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Wheat Ends The Week Lower

Demand for quality wheat is showing up.

Wheat markets were weaker for the week. After a strong start on Monday, it was downhill from there as traders positioned for Friday’s small grain summary and quarterly stocks reports. Most of the positioning was long liquidation as they expected to see an increase in wheat production on large yields in the northern plains and northwest.

They did get it on Friday, along with stocks a bit higher than expected as well. Corn stocks were notably higher than expected and prices sold off, helping to support wheat initially on spread unwinding. By the end of Friday’s session, however, wheat was lower along with corn and soybeans in response to the reports.

Higher than expected stocks aside, longer term fundamentals remain bullish. World wheat production in the Northern Hemisphere was down significantly this year, especially among the major exporters. As we look to the Southern Hemisphere, we see two very different stories. Australia is on track for their second poor crop in a row, as drought never really recovered from last year. Estimates range from 17 – 20 MMT. Argentina is on track for record production of about 20.0 MMT with very good growing conditions so far. Both will be nearing harvest in the next month.

Winter grain planting is well under way across the Northern Hemisphere. Here in the US, moisture conditions are much improved in the southern and central plains, which not only improves chances for good establishment, but also attracting more acres.

However, in Europe, we see the dry conditions that plagued their summer season stretching into the fall, threatening establishment. The Black Sea also had a dry summer, but Ukraine has had generally enough moisture to get crops germinated and likely well established. Russia has not had that kind of moisture and is still mostly dry through the southern region into the Volga Valley region – major winter wheat country.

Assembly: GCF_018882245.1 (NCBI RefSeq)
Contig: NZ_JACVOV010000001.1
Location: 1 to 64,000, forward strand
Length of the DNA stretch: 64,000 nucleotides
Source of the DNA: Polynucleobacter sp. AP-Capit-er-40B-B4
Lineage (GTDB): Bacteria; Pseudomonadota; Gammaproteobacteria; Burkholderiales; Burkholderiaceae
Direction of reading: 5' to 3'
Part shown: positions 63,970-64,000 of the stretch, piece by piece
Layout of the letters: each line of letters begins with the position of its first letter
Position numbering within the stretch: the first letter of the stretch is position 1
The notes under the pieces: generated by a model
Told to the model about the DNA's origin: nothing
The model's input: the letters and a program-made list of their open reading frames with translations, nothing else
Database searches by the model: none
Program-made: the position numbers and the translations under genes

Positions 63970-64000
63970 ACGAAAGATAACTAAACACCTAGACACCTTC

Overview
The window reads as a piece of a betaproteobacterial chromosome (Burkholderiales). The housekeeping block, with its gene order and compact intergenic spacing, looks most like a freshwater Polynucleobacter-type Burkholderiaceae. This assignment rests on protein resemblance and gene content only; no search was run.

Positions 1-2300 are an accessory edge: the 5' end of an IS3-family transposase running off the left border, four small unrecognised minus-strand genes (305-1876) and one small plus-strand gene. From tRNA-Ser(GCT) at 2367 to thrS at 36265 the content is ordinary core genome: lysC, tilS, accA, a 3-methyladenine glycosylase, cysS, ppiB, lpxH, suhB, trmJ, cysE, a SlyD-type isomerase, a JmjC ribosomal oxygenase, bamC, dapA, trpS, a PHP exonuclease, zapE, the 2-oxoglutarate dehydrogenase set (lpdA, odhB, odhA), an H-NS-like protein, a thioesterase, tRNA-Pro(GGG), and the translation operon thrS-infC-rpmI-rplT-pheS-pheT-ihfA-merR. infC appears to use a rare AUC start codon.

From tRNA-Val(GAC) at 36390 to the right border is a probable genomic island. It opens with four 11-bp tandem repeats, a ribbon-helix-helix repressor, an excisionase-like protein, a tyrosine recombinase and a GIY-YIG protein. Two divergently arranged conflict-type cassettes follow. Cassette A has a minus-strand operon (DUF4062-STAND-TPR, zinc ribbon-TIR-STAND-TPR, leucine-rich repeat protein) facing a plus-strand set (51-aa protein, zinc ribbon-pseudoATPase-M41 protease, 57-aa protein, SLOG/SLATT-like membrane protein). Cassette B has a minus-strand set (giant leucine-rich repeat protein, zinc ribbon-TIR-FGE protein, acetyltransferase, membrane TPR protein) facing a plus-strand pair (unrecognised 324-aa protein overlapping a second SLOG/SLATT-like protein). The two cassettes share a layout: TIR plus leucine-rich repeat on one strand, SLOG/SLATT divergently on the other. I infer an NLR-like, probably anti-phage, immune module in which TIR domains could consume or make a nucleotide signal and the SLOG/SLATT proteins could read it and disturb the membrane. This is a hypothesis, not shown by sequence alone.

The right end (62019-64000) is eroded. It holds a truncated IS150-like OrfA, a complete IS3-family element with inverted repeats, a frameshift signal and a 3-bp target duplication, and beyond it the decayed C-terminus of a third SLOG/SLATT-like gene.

Also plaguing Russia is weather in their spring wheat region. A late planting season got the crop off to a slow start and recent freezes have effectively ended the growing season before all the crop was mature. Spring wheat harvest is estimated to be 37% complete, compared to 75% last year at this time. Quality concerns have already been present for their winter wheat, and now spring wheat quality is likely to decline as well.

The Russian government has stepped up inspections of wheat exports, they say to monitor quality. They would also be concerned about quantity of wheat leaving the country as tightening domestic supplies have pushed bread prices sharply higher.

Marketing year-to-date exports out of Russia have been double that of last year when production was record high. Many market observers expect the Russian government will find a way to shut down exports when they reach 25 MMT. Exporters are clearly getting nervous about supply as well with FOB offers up $15/MT in the last three weeks. Those higher values are pulling world prices higher.

US export sales were very strong last week at 657 TMT. Demand for quality is showing up with hard red winter making up 27% of the sales and spring wheat 37%. As we get deeper into fall, I would expect Russia’s exports to decline and demand pushed to North America.


Louise Gartner,
Owner, Spectrum Commodities

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